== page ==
Melody Sylvestre | iO Academy
"It's not in the stars to hold our destiny but in ourselves" This famous line penned by William Shakespeare for his famous tragedy, Julius Caesar, sets the scene for this week's incredible Women Rocker - Melody Sylvestre whose tech journey was sparked through her career as an astrophysicist.
Recently graduating from the iO Academy, Melody is now journeying into the world of tech as a software developer and we just know her career is about to skyrocket...
CAN YOU TELL US HOW YOU FIRST GOT INTO TECH AND WHERE THE PASSION FOR IT COMES FROM?
I got into tech through my previous career as an astrophysicist! I was studying climates of other planets with space mission and astronomical observatory data, so 80% of my time was spent coding either to analyse the data or develop atmospheric models. I always loved finding solutions to scientific problems through coding. I realised that coding was not just a tool but an activity I really enjoyed! I have always been fascinated by the fact that it is like solving a puzzle but with a creative side. When I decided to change career, I knew coding had to be part of my next role!
HOW DID YOU FIND THE BOOT CAMP AND WHAT ADVICE HAVE YOU GOT FOR PEOPLE THINKING OF A CAREER SWITCH? WAS THERE ANYTHING YOU WERE NERVOUS ABOUT, OR STRUGGLED WITH AND WHAT DID YOU ENJOY THE MOST?
A career switch is quite an adventure, and I had so many questions. Where do I start? What do I need to know? What am I doing with my life?!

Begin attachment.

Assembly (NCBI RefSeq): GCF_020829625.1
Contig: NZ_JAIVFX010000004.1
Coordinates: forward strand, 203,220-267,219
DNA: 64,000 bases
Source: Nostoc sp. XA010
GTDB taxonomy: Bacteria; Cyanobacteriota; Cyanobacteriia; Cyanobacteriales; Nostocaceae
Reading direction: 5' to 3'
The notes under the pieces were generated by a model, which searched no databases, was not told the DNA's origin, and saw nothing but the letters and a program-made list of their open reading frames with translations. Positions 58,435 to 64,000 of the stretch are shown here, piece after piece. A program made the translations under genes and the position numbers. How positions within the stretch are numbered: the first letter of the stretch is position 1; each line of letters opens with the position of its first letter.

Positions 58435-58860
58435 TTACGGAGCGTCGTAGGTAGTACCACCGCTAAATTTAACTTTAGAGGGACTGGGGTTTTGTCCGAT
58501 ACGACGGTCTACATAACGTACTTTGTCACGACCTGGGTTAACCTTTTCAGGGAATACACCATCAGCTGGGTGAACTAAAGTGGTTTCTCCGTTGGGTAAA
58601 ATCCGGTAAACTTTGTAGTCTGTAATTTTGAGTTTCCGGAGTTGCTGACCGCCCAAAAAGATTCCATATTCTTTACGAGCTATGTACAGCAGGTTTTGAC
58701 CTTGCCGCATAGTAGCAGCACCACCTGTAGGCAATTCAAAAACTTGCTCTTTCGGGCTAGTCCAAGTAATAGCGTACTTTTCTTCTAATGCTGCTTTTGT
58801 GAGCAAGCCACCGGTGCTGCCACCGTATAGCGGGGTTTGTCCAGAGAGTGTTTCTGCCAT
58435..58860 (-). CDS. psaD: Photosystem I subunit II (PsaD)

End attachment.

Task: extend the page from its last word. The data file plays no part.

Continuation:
I think boot camps are a great way to navigate this. I really enjoyed my time at the iO Academy boot camp. It was very intense and there was a lot to learn! But the best part was that I was not alone! The trainers are amazing and teach you exactly what you need to know, at the right time! It is also great to be part of a cohort. It was great to be surrounded by like-minded people who were also on a career change journey as we supported and learned from each other.
I would definitely recommend joining a boot camp or another type of coding learning group if that’s a suitable option for you. You will learn faster, and it is so much more motivating. If you are in a boot camp, make the most of it! Ask all the questions! Finally, and most importantly, career changing is a journey which can be exciting but also long and daunting. So, be mindful of that, and be patient with yourself and with the process.